Connecticut State Police Immortalize K-9

Bronze Dog Statue of a K9 Police Dog
A statue of a black lab in the likeness of Mattie, a K-9 that served with the Connecticut State Police for six years, sits a top a memorial built outside of the Connecticut Fire Academy in Windsor Locks.


The Connecticut State Police have unveiled a statue in Windsor Locks honoring the memory of a black lab who served from 1986 to 1992 in the K-9 unit.

Mattie, the world’s first laboratory-validated acceleration dog, used her nose to detect arson in over 400 cases.

“There’s several scenes that we went on with Mattie where we’d have an indication very early on that we had an incendiary fire because of her alerts,” retired Sgt. Jim Butterworth said.

Butterworth retired from the state police in 1995 -- a year after Mattie died.

“[The cases] still required a full and professional investigation to be conducted, but having the early indicators that allowed us to pursue a criminal investigation more rapidly led to quite a few arrests because we were investigating [it] as a crime right at the very beginning,” Butterworth said.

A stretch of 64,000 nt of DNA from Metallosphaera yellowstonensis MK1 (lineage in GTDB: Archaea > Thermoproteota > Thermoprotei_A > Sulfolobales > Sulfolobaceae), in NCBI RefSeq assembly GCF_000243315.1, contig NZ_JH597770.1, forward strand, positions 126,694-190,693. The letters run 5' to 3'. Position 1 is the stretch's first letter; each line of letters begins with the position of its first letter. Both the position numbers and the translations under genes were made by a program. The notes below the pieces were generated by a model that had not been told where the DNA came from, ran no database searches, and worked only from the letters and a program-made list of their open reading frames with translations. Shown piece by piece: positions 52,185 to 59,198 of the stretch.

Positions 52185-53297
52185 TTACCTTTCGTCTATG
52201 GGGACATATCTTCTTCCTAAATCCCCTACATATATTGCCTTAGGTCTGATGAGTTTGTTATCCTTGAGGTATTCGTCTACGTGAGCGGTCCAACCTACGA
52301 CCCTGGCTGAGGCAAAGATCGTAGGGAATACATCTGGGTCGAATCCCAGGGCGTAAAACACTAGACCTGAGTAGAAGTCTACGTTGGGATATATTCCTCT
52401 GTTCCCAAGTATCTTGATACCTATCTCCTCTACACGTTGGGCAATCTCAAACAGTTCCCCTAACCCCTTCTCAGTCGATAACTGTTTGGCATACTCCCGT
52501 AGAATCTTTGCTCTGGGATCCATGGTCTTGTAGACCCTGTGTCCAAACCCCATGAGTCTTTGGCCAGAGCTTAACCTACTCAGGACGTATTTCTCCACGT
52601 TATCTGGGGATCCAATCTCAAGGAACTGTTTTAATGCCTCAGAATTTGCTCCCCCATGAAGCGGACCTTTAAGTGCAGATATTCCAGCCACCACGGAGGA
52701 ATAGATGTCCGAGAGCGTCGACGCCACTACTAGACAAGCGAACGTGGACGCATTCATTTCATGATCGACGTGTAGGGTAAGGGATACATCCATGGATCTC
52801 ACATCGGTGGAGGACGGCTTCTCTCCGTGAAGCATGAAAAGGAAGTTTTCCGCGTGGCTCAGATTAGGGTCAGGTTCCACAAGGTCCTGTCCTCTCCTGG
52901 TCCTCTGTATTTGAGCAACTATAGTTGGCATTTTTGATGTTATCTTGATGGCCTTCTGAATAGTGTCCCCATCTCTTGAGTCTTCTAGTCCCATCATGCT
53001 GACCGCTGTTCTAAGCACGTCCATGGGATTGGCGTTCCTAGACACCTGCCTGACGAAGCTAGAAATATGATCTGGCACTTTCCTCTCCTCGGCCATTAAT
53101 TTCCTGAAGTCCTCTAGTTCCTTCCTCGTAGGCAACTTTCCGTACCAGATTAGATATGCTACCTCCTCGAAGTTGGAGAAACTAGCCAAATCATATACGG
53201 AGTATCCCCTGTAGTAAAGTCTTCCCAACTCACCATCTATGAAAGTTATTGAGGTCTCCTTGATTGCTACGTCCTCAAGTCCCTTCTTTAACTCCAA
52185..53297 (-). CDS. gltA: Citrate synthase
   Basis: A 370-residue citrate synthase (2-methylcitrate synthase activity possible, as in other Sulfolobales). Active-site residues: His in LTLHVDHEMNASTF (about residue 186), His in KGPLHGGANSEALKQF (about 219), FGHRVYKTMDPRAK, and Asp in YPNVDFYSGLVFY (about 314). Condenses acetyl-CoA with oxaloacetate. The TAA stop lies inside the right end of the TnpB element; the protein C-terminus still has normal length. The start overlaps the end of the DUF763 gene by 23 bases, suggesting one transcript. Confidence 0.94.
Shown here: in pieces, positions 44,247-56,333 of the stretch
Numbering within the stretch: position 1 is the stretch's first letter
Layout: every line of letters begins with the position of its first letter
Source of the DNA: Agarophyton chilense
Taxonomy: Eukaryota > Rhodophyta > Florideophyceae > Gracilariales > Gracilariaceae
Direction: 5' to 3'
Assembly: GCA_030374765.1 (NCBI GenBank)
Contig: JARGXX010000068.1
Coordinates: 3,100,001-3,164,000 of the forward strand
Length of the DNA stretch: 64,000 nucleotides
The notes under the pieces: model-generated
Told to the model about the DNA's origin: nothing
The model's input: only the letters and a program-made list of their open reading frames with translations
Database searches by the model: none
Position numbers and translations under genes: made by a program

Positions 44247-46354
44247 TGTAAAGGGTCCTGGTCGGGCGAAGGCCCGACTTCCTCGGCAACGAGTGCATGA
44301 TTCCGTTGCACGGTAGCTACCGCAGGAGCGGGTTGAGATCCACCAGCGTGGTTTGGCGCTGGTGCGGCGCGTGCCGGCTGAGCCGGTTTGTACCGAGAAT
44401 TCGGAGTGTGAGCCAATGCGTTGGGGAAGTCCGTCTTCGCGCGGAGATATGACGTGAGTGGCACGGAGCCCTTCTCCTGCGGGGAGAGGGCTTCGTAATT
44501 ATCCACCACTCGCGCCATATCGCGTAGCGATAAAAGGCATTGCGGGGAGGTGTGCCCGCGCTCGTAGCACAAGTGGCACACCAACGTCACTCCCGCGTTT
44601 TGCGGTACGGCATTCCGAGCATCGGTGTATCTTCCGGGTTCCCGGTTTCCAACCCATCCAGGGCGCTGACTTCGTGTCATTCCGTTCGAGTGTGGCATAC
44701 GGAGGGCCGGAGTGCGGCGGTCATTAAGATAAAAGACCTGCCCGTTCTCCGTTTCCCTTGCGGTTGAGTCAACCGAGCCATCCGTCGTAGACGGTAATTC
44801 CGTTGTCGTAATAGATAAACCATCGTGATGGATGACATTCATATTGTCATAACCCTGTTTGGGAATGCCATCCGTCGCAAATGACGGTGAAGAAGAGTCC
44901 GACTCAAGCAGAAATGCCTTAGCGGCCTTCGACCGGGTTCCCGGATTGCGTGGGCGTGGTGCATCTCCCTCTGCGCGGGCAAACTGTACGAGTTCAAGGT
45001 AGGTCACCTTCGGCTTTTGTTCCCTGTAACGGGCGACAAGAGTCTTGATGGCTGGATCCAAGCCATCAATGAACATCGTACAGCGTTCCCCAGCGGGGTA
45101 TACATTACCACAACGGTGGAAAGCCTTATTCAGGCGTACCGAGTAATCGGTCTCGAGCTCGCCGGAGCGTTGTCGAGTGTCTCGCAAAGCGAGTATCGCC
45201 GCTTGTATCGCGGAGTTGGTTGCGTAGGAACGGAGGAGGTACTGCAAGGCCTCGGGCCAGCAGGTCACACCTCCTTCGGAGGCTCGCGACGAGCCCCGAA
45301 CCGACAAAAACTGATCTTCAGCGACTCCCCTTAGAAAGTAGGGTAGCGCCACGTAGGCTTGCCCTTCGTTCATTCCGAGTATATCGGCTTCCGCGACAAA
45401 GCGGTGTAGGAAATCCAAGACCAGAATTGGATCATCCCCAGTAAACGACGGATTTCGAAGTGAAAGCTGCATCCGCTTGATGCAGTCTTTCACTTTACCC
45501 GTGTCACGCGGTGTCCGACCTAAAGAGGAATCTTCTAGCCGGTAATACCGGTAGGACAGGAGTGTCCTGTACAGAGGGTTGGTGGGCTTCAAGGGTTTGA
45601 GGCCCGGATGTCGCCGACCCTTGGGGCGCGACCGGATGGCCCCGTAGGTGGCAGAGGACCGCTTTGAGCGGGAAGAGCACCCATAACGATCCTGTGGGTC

Before he was consulted on the O.J. Simpson case and the murder of Jon Benet Ramsey, famed forensic scientist Dr. Henry Lee worked with the Connecticut State Police. Lee said Mattie was far more accurate than a device previously used in accelerant detection called a gas chromatography sniffer.

“That always give a false positive,” Lee said. “A sewer system, leaking gas all give a positive. But Mattie can tell the differences. Also sometimes, detergent can give a false positive after burn. But Mattie can tell the differences.”

The memorial includes a black lab recreated in Mattie’s honor that looks over a walkway etched with the names of other K-9s in the explosives unit. Lee was one of the 200 donors that made the project possible.

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